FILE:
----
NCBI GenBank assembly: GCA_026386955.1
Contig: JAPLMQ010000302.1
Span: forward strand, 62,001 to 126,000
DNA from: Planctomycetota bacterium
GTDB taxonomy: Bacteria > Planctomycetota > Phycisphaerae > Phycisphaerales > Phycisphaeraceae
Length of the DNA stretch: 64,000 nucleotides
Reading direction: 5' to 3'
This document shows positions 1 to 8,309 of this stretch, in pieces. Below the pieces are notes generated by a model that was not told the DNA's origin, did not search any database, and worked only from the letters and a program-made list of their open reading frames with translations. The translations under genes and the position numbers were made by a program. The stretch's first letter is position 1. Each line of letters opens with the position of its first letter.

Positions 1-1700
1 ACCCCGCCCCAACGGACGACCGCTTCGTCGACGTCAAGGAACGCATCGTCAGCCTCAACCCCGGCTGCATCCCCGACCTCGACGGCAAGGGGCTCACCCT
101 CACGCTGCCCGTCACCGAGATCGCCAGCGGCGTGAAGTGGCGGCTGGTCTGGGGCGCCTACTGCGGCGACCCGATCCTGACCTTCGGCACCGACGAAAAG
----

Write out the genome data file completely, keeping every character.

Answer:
NCBI GenBank assembly: GCA_026386955.1
Contig: JAPLMQ010000302.1
Span: forward strand, 62,001 to 126,000
DNA from: Planctomycetota bacterium
GTDB taxonomy: Bacteria > Planctomycetota > Phycisphaerae > Phycisphaerales > Phycisphaeraceae
Length of the DNA stretch: 64,000 nucleotides
Reading direction: 5' to 3'
This document shows positions 1 to 8,309 of this stretch, in pieces. Below the pieces are notes generated by a model that was not told the DNA's origin, did not search any database, and worked only from the letters and a program-made list of their open reading frames with translations. The translations under genes and the position numbers were made by a program. The stretch's first letter is position 1. Each line of letters opens with the position of its first letter.

Positions 1-1700
1 ACCCCGCCCCAACGGACGACCGCTTCGTCGACGTCAAGGAACGCATCGTCAGCCTCAACCCCGGCTGCATCCCCGACCTCGACGGCAAGGGGCTCACCCT
101 CACGCTGCCCGTCACCGAGATCGCCAGCGGCGTGAAGTGGCGGCTGGTCTGGGGCGCCTACTGCGGCGACCCGATCCTGACCTTCGGCACCGACGAAAAG